Free Agency begins in earnest this weekend in MLB and one of the most interesting potential Free Agents is OF Josh Hamilton. He’s had really strong seasons in four of six seasons in the big leagues and is coming off an uneven, but ultimately above average 2012.

And then there are the Hamilton qualifiers. He’s entering Free Agency in his age 32 season (much later than a premier guy ever should) and he has a history of substance abuse and injuries. He has an MVP award and many playoff appearances, but when you throw this whole thing into a blender it turns out a product we’ve never seen before.

Josh Hamilton is the least typical FA we’ve ever seen. Former #1 pick, amazing tools, several good seasons. Old, injury prone, troubled past, terrible plate discipline, terrible middle part of 2012. What do you make of this if you’re an MLB club? What is the market for Hamilton and what should he reasonably ask for? Who takes the plunge?

To start off, Hamilton’s career WAR numbers look like this.

2007: 2.6 (337 PA)

2008: 4.1

2009: 1.4 (365 PA)

2010: 8.4

2011: 4.1

2012: 4.4

So if we’re willing to say that 2009 was the outlier and 2010 is the peak, Hamilton looks like a pretty stead 3.5-5.0 WAR player. That’s a tremendously valuable guy. Not quite perennially MVP, but he should make All-Star teams and hit in the middle of your order. But those numbers obscure underlining problems.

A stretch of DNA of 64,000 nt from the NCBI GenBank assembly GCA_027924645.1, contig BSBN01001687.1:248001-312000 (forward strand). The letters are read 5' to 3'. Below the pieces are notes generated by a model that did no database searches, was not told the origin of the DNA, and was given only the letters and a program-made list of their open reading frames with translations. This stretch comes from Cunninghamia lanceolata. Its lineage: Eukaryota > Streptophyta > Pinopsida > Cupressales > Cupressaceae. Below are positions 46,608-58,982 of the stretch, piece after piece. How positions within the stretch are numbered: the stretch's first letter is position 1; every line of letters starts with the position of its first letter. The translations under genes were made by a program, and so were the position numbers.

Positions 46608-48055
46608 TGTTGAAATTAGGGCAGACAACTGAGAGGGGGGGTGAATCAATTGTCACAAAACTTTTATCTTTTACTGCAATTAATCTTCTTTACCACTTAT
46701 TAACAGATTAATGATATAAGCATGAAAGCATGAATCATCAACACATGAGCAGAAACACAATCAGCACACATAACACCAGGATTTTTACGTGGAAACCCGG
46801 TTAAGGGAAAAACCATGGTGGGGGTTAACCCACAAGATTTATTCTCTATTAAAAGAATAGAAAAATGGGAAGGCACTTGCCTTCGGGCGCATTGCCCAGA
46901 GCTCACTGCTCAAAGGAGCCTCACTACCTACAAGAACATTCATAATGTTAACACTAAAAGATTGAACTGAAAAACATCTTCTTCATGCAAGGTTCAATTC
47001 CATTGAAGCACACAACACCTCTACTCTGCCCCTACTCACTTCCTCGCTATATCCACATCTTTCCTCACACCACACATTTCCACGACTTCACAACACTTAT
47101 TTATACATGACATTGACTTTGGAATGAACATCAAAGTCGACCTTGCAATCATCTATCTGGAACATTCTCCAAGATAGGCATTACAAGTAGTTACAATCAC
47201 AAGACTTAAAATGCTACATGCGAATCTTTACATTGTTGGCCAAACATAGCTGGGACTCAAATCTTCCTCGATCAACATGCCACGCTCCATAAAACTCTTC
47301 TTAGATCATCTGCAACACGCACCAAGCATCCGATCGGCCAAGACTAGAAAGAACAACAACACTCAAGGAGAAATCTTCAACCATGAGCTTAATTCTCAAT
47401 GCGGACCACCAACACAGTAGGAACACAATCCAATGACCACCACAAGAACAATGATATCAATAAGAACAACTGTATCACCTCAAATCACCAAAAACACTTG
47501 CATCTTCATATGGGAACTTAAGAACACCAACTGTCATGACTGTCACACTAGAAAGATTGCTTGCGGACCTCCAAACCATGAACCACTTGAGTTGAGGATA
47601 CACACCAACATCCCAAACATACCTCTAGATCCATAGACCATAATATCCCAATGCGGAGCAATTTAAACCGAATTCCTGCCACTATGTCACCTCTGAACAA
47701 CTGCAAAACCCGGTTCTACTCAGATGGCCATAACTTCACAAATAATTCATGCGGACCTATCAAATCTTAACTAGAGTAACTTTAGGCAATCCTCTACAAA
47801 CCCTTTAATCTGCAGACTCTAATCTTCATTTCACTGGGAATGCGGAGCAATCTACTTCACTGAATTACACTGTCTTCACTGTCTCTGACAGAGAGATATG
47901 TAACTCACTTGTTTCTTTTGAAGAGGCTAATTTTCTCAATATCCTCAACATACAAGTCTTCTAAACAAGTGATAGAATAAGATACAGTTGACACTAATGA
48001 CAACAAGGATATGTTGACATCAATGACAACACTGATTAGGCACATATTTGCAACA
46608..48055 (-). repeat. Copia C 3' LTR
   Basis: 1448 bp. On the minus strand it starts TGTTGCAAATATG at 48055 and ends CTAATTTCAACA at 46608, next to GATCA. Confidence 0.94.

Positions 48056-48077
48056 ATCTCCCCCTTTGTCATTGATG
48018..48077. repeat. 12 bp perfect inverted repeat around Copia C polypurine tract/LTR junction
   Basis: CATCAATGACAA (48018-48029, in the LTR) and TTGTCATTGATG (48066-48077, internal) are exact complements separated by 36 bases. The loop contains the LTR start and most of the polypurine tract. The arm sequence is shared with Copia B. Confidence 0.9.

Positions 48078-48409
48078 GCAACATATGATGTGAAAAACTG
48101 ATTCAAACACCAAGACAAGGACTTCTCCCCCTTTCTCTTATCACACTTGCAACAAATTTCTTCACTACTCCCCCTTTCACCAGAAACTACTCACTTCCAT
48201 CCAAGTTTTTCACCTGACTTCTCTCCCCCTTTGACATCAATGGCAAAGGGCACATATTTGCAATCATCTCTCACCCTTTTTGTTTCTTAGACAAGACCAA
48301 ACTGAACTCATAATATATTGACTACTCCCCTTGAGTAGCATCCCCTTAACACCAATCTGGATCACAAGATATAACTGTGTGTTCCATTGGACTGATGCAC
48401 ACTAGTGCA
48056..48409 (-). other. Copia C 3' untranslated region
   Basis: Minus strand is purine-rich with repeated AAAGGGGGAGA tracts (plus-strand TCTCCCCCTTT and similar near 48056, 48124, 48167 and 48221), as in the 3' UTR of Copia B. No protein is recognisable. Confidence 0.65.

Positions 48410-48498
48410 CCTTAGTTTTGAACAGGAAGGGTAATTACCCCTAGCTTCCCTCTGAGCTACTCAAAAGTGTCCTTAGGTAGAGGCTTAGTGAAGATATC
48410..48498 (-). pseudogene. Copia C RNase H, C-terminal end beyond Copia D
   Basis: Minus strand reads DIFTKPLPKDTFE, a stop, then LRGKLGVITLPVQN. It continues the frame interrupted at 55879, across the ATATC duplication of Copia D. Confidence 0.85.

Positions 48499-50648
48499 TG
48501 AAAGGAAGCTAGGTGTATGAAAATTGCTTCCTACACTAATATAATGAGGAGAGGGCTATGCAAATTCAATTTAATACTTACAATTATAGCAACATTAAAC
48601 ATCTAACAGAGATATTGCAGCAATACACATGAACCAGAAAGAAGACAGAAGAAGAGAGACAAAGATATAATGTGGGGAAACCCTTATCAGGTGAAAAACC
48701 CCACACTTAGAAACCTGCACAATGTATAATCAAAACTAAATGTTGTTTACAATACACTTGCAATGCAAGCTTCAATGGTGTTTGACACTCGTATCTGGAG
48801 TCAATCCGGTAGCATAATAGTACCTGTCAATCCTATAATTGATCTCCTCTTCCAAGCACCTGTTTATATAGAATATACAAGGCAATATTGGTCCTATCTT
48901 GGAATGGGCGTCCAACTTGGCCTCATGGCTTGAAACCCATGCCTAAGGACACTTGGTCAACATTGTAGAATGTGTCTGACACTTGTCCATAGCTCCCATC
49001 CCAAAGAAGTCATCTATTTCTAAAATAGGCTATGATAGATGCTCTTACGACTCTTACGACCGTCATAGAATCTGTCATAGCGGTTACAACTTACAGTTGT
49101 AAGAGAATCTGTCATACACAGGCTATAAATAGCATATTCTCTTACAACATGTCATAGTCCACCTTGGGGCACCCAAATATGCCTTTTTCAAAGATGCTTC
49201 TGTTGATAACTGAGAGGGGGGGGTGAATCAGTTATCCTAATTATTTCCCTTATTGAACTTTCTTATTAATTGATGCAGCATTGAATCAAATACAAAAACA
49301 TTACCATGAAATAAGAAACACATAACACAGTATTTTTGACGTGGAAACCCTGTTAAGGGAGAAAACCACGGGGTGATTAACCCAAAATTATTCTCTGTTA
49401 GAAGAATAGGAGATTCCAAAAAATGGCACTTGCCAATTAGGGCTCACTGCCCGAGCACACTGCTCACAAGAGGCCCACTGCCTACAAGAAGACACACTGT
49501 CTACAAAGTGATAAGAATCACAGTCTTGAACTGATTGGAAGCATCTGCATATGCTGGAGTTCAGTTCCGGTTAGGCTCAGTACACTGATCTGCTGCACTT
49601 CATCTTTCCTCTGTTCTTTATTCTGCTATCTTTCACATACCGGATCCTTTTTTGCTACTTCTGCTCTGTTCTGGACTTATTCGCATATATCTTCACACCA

Obviously the substance abuse itself is worrisome, all other things being equal, but what would concern me most is that Hamilton did damage to his body in his early 20s that is going to catch up with him more and more as he ages. By traditional standards, Hamilton is already over his peak age as a baseball player and my guess would be his years of abuse will make that aging curve more problematic.

Additionally, Hamilton has put up some monster numbers, but has a really bad approach at the plate. No one is baseball swung at more pitches outside the strike zone in 2012. Actually, no one swung more period than Hamilton. In a lot of plate appearances I watched this season, Hamilton looked disinterested and swung at everything. If the ball made it to the plate, Hamilton was hacking. It cost his team in the middle and late part of the season as teams learned not to throw him strikes. This showed up in a big way because the Rangers lost the division by one game, so any marginal win would have been worth a lot to the team. If Hamilton could have improved his approach enough to win one more game, the Rangers would have made the playoffs instead of losing in the play in game.

So let’s talk contract details if we only look at what Hamilton has going for him. I’d wager to say an all good news Josh Hamilton is looking at a 7 year, $150 million deal. That pays him about $21 million per season which is right on par with what teams tend to pay per WAR. However, this is a good year to be a Free Agent and a lot of teams would pay handsomely to someone with Hamilton’s tools because the next best option might be BJ Upton. Let’s inflate Hamilton’s deal to 7 years, $170 million.